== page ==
However, as important as these goals and making progress toward them are, they can’t always be the main focus for a Fellow. Our Fellows – like everyone else and in many ways even more so – face obstacles in their lives. They find unexpected challenges in the everyday, as they attempt to work toward the long and short-term goals they set. Whether it is a failed permit test, a lost job, an unexpectedly high utility bill, or a personal matter, there are times when our Fellows feel stuck. They must turn away from their long-term plan to address a, hopefully, short-term problem, and that pivot can make the ultimate goal feel impossibly far away.
We may not always say it. It may not always feel true to them. But it is during those moments, when they must pivot, that we are especially proud of our Fellows. They do not give up. Yes, they feel frustrated and overwhelmed. They may even want to scrap their long-term goals. But they don’t. They find a way to overcome the obstacle in their path and, even as they brace for the next delay, even as they find themselves two steps farther away, they move forward.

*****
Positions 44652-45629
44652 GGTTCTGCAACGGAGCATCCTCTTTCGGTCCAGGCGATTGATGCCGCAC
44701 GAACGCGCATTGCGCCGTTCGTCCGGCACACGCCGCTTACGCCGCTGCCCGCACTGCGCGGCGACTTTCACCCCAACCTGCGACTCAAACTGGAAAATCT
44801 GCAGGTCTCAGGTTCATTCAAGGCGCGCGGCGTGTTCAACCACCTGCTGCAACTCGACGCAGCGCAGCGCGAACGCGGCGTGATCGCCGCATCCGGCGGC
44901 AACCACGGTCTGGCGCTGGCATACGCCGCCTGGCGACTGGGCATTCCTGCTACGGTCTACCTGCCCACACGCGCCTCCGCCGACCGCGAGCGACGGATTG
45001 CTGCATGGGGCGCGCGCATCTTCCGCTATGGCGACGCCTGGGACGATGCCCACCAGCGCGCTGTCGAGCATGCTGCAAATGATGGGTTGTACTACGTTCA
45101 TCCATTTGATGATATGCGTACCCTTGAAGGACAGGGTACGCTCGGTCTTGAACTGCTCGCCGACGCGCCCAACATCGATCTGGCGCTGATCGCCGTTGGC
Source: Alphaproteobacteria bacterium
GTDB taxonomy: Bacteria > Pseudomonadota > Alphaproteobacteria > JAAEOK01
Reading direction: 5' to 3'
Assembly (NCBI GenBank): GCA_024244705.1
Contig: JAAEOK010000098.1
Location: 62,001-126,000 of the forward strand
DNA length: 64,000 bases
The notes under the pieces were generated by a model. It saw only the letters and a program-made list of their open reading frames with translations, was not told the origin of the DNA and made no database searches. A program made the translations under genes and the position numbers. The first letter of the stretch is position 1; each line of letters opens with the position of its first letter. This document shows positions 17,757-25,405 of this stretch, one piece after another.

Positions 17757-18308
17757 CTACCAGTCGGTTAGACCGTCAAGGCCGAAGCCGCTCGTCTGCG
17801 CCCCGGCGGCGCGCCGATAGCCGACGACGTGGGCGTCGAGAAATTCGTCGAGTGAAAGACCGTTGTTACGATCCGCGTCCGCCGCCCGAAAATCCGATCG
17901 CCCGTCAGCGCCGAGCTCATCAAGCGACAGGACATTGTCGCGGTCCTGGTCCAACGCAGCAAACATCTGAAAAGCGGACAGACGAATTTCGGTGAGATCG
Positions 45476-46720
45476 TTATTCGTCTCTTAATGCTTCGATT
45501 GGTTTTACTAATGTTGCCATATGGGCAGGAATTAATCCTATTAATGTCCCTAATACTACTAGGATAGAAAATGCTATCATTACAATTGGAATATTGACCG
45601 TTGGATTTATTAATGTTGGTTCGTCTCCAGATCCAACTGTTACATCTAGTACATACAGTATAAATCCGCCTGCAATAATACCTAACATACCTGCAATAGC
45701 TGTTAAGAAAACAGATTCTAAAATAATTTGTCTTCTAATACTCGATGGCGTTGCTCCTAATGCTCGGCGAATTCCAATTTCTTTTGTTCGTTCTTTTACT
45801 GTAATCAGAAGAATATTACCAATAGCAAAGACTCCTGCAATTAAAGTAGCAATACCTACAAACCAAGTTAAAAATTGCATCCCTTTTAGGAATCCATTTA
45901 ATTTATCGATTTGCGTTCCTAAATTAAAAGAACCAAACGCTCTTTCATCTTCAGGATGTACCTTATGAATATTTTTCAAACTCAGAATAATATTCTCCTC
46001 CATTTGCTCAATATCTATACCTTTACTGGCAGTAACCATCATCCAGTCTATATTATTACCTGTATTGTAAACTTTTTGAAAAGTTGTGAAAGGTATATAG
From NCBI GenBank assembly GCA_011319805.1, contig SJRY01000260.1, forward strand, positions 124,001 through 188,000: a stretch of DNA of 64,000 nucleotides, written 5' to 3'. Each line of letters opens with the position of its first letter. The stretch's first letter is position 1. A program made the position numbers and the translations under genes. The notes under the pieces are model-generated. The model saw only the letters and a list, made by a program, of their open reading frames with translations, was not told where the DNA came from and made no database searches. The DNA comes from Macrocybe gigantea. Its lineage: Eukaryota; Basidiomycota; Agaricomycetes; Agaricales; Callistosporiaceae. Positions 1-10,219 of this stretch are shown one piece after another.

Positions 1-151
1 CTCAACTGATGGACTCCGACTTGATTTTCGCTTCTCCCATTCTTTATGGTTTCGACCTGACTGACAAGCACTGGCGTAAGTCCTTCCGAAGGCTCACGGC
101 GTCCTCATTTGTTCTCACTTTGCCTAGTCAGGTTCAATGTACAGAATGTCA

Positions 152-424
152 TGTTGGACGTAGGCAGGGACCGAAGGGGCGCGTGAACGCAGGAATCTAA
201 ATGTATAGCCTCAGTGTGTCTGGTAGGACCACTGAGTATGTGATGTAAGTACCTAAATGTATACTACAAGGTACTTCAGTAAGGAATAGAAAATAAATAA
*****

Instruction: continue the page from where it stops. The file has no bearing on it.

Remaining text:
Progress and success don’t come in straight lines. Paths like these are never easy to follow. Our Fellows find a way, and we couldn’t be prouder.
It can be hard to invest time, energy, money into something that doesn’t seem to affect you day to day. That’s why it’s easy to say no when they ask you to round up for a cause at the grocery store or to forget the sad SPCA commercial that ever so briefly struck a (Sarah McLachlan) chord. A willingness to invest in the future of someone or something requires all of us to look outside of ourselves to see the value, the importance.